The Sawyer effect

5 Jul

When it comes to work we are either motivated to do the task in hand or not. An orchestra conductor lost in the Beethoven’s 5th is transfixed in the music and the melody of the moment and unless very strapped for cash is not thinking of the financial reward for directing the strings and brass musicians. Neither is the artist lost in the flow of colours, mood and imagination with his easel and paint at hand.

Anyone sitting on the end of a production line repeating the same task throughout their 8 hour shift  rarely experience this. They will only realise this intrinsic motivation when they spend their weekends hiking through a mountain landscape or flying model airplanes at their local club on a Sunday morning.

How do we get excited about tasks that give us little or no internal reward for completing them? The last thing Tom Sawyer wants to do is spend his day whitewashing Aunt Polly’s  800 sq ft fence. Ben arrives and teases Tom about his lack of freedom and having to work. Tom seeing an opportunity to turn the tables and lighten his load tells Ben that not just anyone can do this job. “Aunt Polly is awful particular about the outside” Ben’s desire to whitewash the fence spikes and he offers Tom the rest of his apple and a brass door knob. Tom accepts, and gets rewarded and once Ben gets a chance to paint that fence an internal satisfaction sets in. Soon all Toms friends arrive and before long they are all painting the fence for no other reason than Tom Sawyer instilled the desire to do so. This is the Sawyer effect in action. Turning work into play. Outlined very well in Daniel H Pinks recommended book Drive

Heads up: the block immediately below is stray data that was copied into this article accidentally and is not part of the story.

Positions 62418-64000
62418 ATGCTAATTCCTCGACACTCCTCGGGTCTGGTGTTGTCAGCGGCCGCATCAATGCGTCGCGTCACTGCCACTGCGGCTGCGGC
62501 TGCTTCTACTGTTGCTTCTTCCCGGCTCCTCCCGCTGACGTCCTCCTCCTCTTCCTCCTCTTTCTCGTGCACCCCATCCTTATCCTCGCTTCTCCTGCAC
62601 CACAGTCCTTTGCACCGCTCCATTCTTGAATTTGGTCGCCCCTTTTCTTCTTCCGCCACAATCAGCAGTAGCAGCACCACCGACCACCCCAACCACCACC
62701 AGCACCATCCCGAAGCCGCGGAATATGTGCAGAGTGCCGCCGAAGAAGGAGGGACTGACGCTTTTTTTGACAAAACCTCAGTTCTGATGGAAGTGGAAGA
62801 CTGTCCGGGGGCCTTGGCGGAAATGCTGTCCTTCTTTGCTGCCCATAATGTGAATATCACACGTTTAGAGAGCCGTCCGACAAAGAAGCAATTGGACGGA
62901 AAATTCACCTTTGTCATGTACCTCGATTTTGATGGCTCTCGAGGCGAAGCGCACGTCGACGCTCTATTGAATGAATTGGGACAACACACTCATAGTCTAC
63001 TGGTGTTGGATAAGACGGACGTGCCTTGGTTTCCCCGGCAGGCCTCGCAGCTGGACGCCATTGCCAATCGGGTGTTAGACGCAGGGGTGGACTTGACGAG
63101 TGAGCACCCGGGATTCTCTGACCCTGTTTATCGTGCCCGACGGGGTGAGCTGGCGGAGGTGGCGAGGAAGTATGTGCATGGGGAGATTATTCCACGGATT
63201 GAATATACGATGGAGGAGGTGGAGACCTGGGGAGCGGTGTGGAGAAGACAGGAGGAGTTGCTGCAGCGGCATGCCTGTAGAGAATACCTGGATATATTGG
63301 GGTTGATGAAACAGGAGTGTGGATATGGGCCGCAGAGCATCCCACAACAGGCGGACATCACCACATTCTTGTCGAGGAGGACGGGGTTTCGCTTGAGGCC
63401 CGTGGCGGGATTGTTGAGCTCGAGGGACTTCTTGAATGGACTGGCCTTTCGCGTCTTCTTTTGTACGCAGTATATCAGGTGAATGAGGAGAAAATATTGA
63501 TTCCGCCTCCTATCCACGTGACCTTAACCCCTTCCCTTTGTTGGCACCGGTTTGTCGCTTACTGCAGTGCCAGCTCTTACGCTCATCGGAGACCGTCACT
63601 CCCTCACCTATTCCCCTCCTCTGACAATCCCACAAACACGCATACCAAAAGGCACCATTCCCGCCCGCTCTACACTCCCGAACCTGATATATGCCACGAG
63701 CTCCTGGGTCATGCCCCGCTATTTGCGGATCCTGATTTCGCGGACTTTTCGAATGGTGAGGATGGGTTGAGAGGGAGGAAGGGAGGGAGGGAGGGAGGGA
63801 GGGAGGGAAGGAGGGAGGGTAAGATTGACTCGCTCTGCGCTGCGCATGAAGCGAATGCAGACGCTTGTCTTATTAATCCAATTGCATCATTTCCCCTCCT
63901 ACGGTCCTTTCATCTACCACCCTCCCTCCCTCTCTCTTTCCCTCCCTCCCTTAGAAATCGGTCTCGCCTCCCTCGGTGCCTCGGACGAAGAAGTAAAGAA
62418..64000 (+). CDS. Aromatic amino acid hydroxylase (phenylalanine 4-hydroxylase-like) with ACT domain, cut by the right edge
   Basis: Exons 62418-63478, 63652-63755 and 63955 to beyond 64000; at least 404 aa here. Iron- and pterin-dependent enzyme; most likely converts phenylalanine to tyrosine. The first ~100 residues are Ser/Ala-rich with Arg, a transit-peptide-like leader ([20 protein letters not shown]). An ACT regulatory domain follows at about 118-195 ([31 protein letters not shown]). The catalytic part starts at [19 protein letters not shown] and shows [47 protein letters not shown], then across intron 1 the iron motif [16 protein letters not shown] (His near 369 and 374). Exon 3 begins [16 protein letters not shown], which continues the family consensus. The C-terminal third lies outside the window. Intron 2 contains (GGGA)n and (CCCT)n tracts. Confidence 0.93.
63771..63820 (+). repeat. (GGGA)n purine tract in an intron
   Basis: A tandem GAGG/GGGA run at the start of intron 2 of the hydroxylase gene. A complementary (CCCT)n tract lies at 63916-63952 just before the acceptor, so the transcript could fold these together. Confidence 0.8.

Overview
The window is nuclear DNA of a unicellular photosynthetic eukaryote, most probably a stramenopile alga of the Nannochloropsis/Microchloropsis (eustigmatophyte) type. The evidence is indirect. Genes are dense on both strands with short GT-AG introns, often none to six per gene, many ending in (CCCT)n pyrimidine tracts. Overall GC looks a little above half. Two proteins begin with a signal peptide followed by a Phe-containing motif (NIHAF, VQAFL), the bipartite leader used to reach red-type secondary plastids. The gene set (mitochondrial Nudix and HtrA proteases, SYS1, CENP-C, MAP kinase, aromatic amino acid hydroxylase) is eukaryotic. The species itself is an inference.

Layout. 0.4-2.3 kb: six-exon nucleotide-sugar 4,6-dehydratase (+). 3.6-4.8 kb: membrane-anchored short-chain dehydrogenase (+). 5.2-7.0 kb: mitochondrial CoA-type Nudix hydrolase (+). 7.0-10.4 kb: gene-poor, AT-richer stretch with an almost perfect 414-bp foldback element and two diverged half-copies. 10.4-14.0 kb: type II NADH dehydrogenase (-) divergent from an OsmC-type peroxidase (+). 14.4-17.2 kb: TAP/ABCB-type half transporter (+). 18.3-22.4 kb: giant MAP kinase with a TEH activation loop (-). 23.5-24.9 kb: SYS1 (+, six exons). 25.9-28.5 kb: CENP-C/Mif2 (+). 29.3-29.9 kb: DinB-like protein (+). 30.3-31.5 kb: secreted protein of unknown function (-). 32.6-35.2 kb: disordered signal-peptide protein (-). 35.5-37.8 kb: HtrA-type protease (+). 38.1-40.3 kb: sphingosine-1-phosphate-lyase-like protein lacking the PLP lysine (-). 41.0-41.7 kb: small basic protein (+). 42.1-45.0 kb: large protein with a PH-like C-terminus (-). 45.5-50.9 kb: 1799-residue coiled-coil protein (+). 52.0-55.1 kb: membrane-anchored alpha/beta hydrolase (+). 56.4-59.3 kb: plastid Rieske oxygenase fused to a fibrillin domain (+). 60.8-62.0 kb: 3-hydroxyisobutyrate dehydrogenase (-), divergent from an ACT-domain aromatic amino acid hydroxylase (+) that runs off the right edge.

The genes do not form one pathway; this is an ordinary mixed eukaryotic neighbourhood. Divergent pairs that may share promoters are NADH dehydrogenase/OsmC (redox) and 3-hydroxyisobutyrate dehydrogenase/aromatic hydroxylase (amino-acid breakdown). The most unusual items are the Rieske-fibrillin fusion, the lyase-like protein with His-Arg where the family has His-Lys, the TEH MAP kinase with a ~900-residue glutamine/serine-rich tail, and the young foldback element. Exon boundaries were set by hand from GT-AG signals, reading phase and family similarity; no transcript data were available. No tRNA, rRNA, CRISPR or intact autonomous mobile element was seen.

The opposite can happen as Mark Leper and David Greene discovered in an experiment the mid 1970’s when they split up three groups of preschool kids who enjoyed spending their free play time, drawing.

Group One was offered a “Good player” certificate with a blue  ribbon and their name on it. They then asked the child if they wanted to draw to receive the reward. The second group were asked if they wanted to draw and if they did they received an unexpected reward of the Good player certificate, this was unexpected. Group Three were simply asked if they wanted to play and received no reward for drawing.

Two weeks later during free play time. The teachers left out markers, pens and paper for students to draw. Group number two and three the unexpected and no reward group drew as much during the free time as they had done previously. But group one who had learnt to expect a reward spent less time drawing during free time. The Sawyer affect had reversed and turned play into work resulting in a drop in desire for what was previously an enjoyable task.

We can harness the positives of the Sawyer effect if we provide workplaces were people feel they have a sense of autonomy over what happens in work. They control the environment and it’s outcomes as much as they can.

  • Are your staff given the tools to do what they are best and play to their strengths each day?
  • Is your workplace a place where people are treated well and fairly and allowed to feel good about themselves?.
  • Do you encourage fun at work and allow people to express their ideas?

Work is work but when we  harness the playful and fun side to it we ultimately change the meaning of work for us.

One Response to “The Sawyer effect”


  1. Is there such thing as Worklife balance? | Thelollipopeffect - August 19, 2016

    […] is fun and as outlined in the Sawyer effect when work becomes play the magic happens. It is when we separate Life and work and play becomes […]


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